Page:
September is National Childhood Cancer Awareness Month. Join us today, September 25, 2009 as CURE Childhood Cancer honors CURE Kid Brad Gambrell. Join our fight as CURE’s Kids Conquer Cancer One Day at a Time! Donate to Brad’s Fund.
Brad Gambrell’s Story:
In the spring of 2000, my younger son Brad was an ordinary 9th grader, interested mostly in sports and girls. In spite of not feeling well most of the winter and early spring, he was enjoying life. All that changed on April 5th of that year. That was the day that we heard for the first time a word that has since changed every part of our lives: lymphoma. He had been in Florida with another family on spring break when, unable to breath, he was rushed to the emergency room. One chest x-ray later and our brutal journey would begin.
After an initial round of chemotherapy in Jacksonville, we returned home where Brad’s 25 month protocol began at Egleston. In those first few days and weeks, we learned of terms and procedures that before would have merely been long, unpronounceable words to us. But now they were to mean the possible difference between life and death for our son.
During the next two years, there would be numerous rounds of toxic chemotherapy, radiation, painful lumbar punctures, nausea, aching joints and bones and hair and muscle loss. As a parent, just watching a strong healthy teenage boy become a weak, frail shadow of his earlier physical form was truly heartbreaking. But seeing and feeling his separation from his teenage world was even more devastating. Probably the single most underestimated aspect of childhood cancer, particularly for teenagers, is the loss of their teenage years and all that entails.
About a year after his death, my wife was going through some of his things and found a list that truly struck home. It was a list of things that he had missed out on due to cancer. Here it is, just as he wrote it:
School – grades – can’t go to college when I want with my friends
Football – lost contact w/friends and was no longer involved in sports
Girls – have looked sick for almost 3 years (haven’t had hair, my face was swollen like a marshmallow)
Working out – can’t go to gym because of infection
Being in shape – lost all body strength, muscle, stamina
Having hair – my face changing
Girl friends – my friends stopped talking to me
Swimming – can’t swim because of transplant or because stretch marks look so bad
Running – I can’t get the breath or the energy to exercise
Senior spring break (the one thing I have looked forward to for the past four years)
Have to live at home instead of going to college first semester
Can’t go out of the country to Jamaica (infection)
Can’t eat out at restaurants or fast food or certain foods from store
Couldn’t go skiing (my favorite thing in the world to do)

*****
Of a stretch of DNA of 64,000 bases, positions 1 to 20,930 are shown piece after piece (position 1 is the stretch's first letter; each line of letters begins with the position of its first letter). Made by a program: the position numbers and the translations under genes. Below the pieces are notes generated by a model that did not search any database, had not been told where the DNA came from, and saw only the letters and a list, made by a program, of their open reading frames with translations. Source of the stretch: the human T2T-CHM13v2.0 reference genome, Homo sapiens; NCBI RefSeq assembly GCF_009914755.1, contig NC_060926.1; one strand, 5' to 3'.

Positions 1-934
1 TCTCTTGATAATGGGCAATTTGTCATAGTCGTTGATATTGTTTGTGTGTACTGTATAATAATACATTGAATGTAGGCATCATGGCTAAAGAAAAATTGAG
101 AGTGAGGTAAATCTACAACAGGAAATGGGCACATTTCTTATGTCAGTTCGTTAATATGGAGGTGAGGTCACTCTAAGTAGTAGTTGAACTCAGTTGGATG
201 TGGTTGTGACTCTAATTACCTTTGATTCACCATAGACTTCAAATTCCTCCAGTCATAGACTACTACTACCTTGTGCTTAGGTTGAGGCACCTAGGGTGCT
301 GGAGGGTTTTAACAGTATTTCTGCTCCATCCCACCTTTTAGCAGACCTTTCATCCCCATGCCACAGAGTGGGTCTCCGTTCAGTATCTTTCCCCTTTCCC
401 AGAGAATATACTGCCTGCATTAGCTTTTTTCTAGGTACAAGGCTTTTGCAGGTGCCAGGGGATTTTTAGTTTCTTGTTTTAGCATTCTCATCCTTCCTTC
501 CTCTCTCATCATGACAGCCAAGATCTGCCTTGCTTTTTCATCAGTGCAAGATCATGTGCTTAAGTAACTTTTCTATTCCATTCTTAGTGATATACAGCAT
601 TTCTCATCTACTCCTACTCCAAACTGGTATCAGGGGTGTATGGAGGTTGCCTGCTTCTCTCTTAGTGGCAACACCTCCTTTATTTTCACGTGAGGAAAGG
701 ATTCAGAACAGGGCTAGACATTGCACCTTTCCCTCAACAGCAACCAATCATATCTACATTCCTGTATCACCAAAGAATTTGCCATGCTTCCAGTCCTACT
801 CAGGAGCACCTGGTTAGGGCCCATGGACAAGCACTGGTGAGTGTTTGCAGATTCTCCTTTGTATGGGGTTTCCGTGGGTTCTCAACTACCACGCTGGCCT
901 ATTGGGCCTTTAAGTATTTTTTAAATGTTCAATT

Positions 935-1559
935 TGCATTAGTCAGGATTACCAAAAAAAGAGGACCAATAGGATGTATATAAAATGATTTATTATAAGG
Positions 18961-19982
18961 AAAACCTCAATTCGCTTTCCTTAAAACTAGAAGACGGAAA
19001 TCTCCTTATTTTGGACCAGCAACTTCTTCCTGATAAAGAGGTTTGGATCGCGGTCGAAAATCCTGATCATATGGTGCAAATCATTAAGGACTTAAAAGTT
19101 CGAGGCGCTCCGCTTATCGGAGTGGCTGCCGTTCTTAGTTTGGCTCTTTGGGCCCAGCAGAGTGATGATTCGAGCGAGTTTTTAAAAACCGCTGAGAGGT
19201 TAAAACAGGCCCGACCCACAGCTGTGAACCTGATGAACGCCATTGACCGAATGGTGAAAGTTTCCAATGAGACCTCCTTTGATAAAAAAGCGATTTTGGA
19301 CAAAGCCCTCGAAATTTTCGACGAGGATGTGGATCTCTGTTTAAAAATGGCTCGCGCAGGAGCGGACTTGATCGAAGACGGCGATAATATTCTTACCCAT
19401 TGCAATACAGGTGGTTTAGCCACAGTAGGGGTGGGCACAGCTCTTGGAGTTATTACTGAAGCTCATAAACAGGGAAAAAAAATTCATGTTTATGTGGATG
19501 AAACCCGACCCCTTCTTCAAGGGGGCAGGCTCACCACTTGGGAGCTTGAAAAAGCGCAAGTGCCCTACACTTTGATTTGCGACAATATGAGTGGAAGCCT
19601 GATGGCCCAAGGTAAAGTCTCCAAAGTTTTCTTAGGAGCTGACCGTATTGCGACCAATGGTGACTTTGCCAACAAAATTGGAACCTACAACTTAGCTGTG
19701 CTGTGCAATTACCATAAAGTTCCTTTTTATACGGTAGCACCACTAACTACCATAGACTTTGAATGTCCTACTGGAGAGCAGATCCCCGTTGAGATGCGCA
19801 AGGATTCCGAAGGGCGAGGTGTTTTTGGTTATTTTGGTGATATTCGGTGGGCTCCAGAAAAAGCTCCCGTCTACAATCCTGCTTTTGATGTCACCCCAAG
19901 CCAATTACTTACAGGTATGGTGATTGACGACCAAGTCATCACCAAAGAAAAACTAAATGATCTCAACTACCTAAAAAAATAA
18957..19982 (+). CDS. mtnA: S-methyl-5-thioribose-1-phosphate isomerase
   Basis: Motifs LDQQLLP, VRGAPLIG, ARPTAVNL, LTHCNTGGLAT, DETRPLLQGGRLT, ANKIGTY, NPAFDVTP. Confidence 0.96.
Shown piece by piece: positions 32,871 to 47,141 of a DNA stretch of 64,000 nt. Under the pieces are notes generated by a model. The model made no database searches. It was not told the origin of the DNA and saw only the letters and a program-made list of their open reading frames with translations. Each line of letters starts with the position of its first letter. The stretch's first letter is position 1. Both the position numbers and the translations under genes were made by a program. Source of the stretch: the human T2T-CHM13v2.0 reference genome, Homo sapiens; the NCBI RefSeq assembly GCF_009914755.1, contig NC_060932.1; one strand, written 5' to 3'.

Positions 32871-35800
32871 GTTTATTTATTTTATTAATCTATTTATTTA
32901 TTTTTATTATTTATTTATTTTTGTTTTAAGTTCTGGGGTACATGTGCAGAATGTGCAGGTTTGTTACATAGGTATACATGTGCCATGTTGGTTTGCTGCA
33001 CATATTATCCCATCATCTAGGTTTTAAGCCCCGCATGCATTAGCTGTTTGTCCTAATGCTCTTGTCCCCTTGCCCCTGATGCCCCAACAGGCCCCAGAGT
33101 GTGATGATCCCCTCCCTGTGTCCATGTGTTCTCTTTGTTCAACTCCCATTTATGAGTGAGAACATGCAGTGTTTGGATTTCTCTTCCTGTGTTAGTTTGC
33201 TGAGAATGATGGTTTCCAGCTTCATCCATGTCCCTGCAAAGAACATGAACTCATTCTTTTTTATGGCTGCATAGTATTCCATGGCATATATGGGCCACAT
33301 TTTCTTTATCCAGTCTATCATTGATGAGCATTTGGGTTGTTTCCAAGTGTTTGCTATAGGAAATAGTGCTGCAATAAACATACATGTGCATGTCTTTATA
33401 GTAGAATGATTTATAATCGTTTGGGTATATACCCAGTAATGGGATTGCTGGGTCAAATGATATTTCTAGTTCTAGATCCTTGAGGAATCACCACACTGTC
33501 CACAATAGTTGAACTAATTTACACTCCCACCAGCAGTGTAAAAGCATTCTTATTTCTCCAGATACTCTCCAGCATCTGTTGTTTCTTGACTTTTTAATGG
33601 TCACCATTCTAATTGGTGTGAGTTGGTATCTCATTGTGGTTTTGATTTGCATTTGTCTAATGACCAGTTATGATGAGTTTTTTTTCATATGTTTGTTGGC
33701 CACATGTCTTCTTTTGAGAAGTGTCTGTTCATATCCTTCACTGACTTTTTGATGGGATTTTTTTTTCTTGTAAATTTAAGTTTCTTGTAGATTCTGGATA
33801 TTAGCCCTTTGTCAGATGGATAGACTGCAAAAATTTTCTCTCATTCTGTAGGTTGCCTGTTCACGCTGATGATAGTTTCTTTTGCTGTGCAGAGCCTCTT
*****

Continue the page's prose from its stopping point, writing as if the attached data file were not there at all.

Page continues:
Stretch marks – the one thing cancer has caused that won’t go away and the one that most bothers me. (people stare and ask “What happened to you?”)
Brad underwent a stem cell transplant in April 2003. After getting a rhinovirus (common cold), he passed away on May 23, 2003, just five days before his high school graduation. He was and is a beautiful soul and we miss him terribly.
About September & CURE’S Kids Conquer Cancer One Day at a Time:
September is recognized as National Childhood Cancer Awareness Month. This September, CURE Childhood Cancer has committed to raising awareness and raising money to help find a cure for childhood cancer in our lifetime and put an end to this terrible disease through a special program CURE’s Kids Conquer Cancer One Day at a Time!
Please help us in our goal of raising $30,000 in the month of September while honoring special CURE kids each day of the month who have been affected by childhood cancer.
For more information, please click here.
About CURE Childhood Cancer:
Founded in 1975, CURE Childhood Cancer is dedicated to conquering childhood cancer through research, education and support of patients and their families. Since its establishment as a grass-roots organization, CURE has focused its efforts on improving the care, quality of life, and survival rate of children with cancer.
The founders, parents and a dedicated pediatric oncologist, joined forces to support laboratory research that would translate into immediate care for children with cancer.
Since that time, CURE has raised millions of dollars to fund cutting edge research at the Aflac Cancer Center Blood Disorders Service at Children’s Healthcare of Atlanta and Emory University School of Medicine.
Through innovative programming, CURE also provides support for stricken families, providing them comfort and support during their time of devastating need.
Donate to Brad’s Fund
Visit us online at www.curechildhoodcancer.org for more information.